Hester M. Peirce

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Hester M. Peirce
Hester Peirce official photo.jpg
Occupation Commissioner
Employer Securities & Exchange Commission
Personal Twitter @HesterPeirce

Hester M. Peirce was sworn in as a commissioner at the SEC on January 11, 2018, along with Robert J. Jackson Jr. The two appointments gave the SEC its full complement of commissioners, clearing the way for the body to recommence rulemaking.[1]

She was re-nominated for a full five-year term by President Donald Trump in June 2020, shortly before her first term was due to expire.[2] Peirce was sworn into her second term on August 17.[3]

Peirce’s work has been published in such outlets as the Hill and American Banker, and she is a regular contributor to Real Clear Markets. She is the editor of, and a contributor to, the book "Reframing Financial Regulation: Enhancing Stability and Protecting Consumers," published by Mercatus in 2016.[4]

Cryptocurrency icon[edit]

Commissioner Peirce quickly made a name for herself as an advocate for innovation in her first year at the U.S. Securities and Exchange Commission when she formally dissented from a disapproval of the Winklevoss Bitcoin Trust ETF proposed by Cboe for listing on its Bats exchange. In her dissent, Peirce noted that the Securities Exchange Act of 1934 limits the commission to evaluating the applicant's ability to supervise its own market, not the underlying spot markets as the commission did in that case. Peirce also stated that the SEC's disapproval acted as a barrier to further institutionalization of the bitcoin market and was anti-innovation.[5]

The day after the commission's Division of Trading and Markets disapproved nine bitcoin futures-based ETFs, Peirce announced on her Twitter feed that the disapproval would be reviewed by the full commission.[6]

At Consensus 2019 in New York city, Peirce discussed the topic of cryptocurrency ETFs. According to the commissioner, the SEC should do more to provide regulatory clarity for running a cryptocurrency business in compliance with current securities laws.[7]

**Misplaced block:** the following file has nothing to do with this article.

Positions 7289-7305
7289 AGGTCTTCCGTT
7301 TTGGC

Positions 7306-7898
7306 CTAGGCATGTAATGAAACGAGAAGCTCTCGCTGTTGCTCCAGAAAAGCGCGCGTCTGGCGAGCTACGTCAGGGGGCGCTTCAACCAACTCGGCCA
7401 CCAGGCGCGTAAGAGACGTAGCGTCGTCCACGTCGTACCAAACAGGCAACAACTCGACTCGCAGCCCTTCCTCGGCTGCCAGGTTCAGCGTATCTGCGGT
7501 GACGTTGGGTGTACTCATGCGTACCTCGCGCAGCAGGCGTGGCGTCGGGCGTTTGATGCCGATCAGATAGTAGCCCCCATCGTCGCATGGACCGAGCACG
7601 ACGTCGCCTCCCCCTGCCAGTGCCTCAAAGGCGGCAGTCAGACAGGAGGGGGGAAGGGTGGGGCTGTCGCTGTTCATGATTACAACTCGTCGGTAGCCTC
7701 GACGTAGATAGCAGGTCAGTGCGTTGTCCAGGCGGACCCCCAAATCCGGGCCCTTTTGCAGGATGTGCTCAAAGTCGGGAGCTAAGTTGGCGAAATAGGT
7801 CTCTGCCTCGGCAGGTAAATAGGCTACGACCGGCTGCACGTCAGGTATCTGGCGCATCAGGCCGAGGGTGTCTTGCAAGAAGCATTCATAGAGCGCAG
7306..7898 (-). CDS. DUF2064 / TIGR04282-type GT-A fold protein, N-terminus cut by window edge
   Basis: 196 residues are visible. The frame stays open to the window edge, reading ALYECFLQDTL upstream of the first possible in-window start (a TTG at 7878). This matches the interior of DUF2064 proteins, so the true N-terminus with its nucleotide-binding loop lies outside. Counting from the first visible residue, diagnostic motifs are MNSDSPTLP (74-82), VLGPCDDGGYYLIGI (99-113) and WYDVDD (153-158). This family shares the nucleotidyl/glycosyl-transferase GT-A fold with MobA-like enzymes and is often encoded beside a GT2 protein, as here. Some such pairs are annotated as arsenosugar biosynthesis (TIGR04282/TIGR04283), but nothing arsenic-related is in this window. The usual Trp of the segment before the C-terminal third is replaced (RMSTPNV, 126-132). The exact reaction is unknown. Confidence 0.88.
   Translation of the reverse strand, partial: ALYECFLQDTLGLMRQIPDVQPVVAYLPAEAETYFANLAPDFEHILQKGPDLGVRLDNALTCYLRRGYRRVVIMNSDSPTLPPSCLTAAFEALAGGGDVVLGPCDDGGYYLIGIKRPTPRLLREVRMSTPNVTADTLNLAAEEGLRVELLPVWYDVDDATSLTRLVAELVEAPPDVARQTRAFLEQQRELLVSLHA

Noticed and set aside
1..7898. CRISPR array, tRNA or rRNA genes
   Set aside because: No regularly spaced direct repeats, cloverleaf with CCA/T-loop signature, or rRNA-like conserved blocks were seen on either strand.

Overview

"Crypto Mom"[edit]

Peirce was given the moniker "Crypto Mom" by the online cryptocurrency community after dissenting from the SEC's decision to reject the bitcoin ETF championed by Tyler and Cameron Winklevoss. It was likely intended as a lighthearted term of endearment by the community, but Peirce has not gone on record to express her feelings on the name.[8]

Safe harbor proposal[edit]

In remarks at the Fourth International Blockchain Congress in Chicago on February 6, 2020, Peirce introduced a proposal that, if adopted by the SEC, would streamline the process of initial coin offerings, providing issuers a way to raise money for development of utility tokens without first having to register them as securities. The proposal was informal in the sense that it was not offered as part of SEC rulemaking. The commissioner said that she was seeking feedback from the industry on the proposal before deciding on next, if any, steps.[9]


A Republican, Peirce was confirmed by the U.S. Senate on December 22, 2017 and sworn in to office on January 11, 2018.[10][11] She was re-nominated for a full five-year term by President Donald Trump in June 2020, shortly before her first term was due to expire.[12] After a July 21 nomination hearing before the Senate Committee on Banking, Housing and Urban Affairs, Peirce's second term was approved by the Senate in a voice vote on August 6, 2020.[13][14] Peirce was sworn into her second term on August 17.[15]

Before joining the commission, Peirce was a senior research fellow at the Mercatus Center at George Mason University, where her research focused on financial markets regulation. Prior to that Peirce worked for the Senate Committee on Banking, Housing, and Urban Affairs.[16]

Peirce is a prominent critic of the 2010 Dodd-Frank Act, writing, “Giving regulators more levers to pull and buttons to push with respect to the financial system only creates a false sense of security,” in a 2013 treatise on the law.[17]


Peirce joined the SEC from the Mercatus Center at George Mason University, where she was a senior research fellow and director of the Financial Markets Working Group. She previously worked for U.S. Senator Richard Shelby on the Senate Committee on Banking, Housing, and Urban Affairs, and, before that, as counsel to then-SEC Commissioner Paul S. Atkins, and as a staff attorney in the Division of Investment Management.

Before that, she clerked for Judge Roger B. Andewelt on the Court of Federal Claims and was an associate at a Washington, DC law firm.


Peirce earned a BA in economics from Case Western Reserve University and a JD from Yale Law School.


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